Stroke is the number 5 cause of death in the United States and the number 1 cause of adult disability. Disability after a stroke can be mild (e.g. slight facial droop) to severe (e.g. completely bed-bound) depending on size and/ or location of the infarct. Strokes can also lead to personality changes, increased anxiety, impulsivity, or apathy.
What is post-stroke depression?
Depression after stroke is common, affecting about 1 in 5 people. It is normal to feel frustrated and upset with an inability to perform regular tasks, like dressing yourself or speaking. Stroke potentially changes chemicals in the brain, promoting depression. Depression is highly associated with more severe physical impairment and less improvement after stroke, compared with non-depressed patients with stroke, and can become a barrier to improving with therapies.
Common symptoms of depression:
- Feeling sad, hopeless or “empty”
- Feeling worthless and helpless
- Feeling irritated, anxious, angry
- Slowed processing, impaired concentration, poor memory
- Unexplained aches and pains
- Poor energy
- Loss of interest in pleasurable activities
- Sleeping too much or too little with trouble getting or falling asleep
- Eating too much or not enough
- Suicidal thoughts
Feelings of grief and loss are normal after a stroke. Many of the listed symptoms are common during the adjustment phase after stroke. If symptoms accumulate or worsen over time, you need medical attention.
Can post-stroke depression be treated?
Depression is largely treatable with medications and therapy. It is important to seek treatment as if left unmanaged, it can lead to worsening of other conditions that may exist, like sleep problems, pain, continence issues, and nutrition. Treatment of depression is associated with lower death rates after stroke. Antidepressants given to stroke patients, even those without depression, may lead to greater improvement in cognition, communication, and motor function than placebo during rehabilitation. Other ways to prevent or treat depression include:
- Learning more about stroke
- Document progress in rehab
- Talk about your feelings with family and friends
- Stay as active as possible with prior hobbies
- Abstain from alcohol.
Depression should not be confused with pseudobulbar affect (PBA), which is characterized by inappropriate emotional responses like laughing at a funeral, or crying without cause. Treatment of PBA is different than treatment for depression.
If you or a loved one have symptoms of depression, please communicate this with your doctor. If there are thoughts of suicide, immediate attention is needed.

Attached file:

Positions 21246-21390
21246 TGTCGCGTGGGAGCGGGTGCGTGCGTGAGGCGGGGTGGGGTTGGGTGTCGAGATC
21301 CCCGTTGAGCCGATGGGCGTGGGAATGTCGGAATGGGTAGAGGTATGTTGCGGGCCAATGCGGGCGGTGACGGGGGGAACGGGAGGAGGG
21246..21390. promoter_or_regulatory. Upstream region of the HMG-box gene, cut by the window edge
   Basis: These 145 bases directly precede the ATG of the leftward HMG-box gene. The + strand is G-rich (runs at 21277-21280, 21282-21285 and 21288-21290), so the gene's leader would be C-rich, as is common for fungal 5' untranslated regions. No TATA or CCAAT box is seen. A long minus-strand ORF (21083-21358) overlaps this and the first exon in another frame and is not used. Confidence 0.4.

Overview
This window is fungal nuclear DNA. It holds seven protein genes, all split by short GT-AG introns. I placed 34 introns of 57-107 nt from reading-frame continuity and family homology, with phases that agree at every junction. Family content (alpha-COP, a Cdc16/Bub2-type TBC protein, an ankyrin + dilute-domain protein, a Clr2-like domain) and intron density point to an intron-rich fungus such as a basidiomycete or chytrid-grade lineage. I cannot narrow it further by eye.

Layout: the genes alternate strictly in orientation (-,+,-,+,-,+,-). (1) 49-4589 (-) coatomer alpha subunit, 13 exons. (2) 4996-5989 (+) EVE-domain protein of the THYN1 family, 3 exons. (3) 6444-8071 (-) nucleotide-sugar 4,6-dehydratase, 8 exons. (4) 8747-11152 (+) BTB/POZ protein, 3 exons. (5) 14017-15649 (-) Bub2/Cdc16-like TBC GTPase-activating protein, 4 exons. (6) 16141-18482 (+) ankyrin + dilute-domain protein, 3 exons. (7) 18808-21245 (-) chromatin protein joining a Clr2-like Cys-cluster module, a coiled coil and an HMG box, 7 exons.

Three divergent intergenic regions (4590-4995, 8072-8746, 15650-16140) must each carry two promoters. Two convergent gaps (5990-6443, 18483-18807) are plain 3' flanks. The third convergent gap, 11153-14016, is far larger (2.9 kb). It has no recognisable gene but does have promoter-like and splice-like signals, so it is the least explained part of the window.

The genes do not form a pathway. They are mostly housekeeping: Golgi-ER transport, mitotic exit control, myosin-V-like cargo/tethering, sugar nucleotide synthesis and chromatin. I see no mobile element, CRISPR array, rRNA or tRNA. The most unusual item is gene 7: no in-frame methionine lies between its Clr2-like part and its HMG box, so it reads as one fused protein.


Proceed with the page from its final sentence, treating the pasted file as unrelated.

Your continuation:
Lastly, it is important to remember the common signs of a stroke. Call 911 immediately if you suspect a stroke is occurring. If all of a sudden you cannot do something you used to be able to do, or you experience the worst headache of your life, think stroke.
Click here to learn more about stroke and prevention.
Click here to learn more about Touro’s Certified Primary Stroke Center.
Recovering after Stroke Seminar
Thursday, May 31
12pm to 1pm
1401 Foucher Street, 2nd Floor
New Orleans, LA, LA 70115
Join Touro Neurologist Digvijaya Navalkele, MD and the Touro Rehabilitation Center for an informative seminar on life after stroke. If you or someone you love has suffered a stroke, you may wonder what lies ahead. A stroke can cause problems with speech, vision, memory, balance, or coordination. It can leave part of the body weakened or paralyzed, among other physical problems.
It may help to know that rehabilitation can help people regain life skills and learn new ways to do tasks. We’ll share resources and tips for stroke recovery, including navigating depression and emotional support. Plus learn steps to prevent stroke recurrence and improve brain health.
A light lunch will be provided.
Click here to register or call 504-897-8500.
Dr. Sheryl Martin-Schild, MD, PhD, is a New Orleans native and has spent the majority of her training and career in New Orleans. Prior to joining Touro, Dr. Martin-Schild served as an Associate Professor of Neurology and Director of the Stroke Program at Tulane University School of Medicine for eight years where she developed and award winning comprehensive stroke center. She currently also serves as the Stroke Medical Director for the New Orleans East Hospital. Dr. Martin-Schild enjoys mentoring medical students and residents in healthcare outcomes research in acute stroke. Her number one priority is her patients and making sure they receive the best care during and after their hospital stay. Dr. Martin-Schild is the State Medical Director for Stroke of the Louisiana Emergency Response Network (LERN) and enjoys traveling to facilities throughout Louisiana, educating healthcare providers and the public on stroke risk factors, prevention, and acute treatment.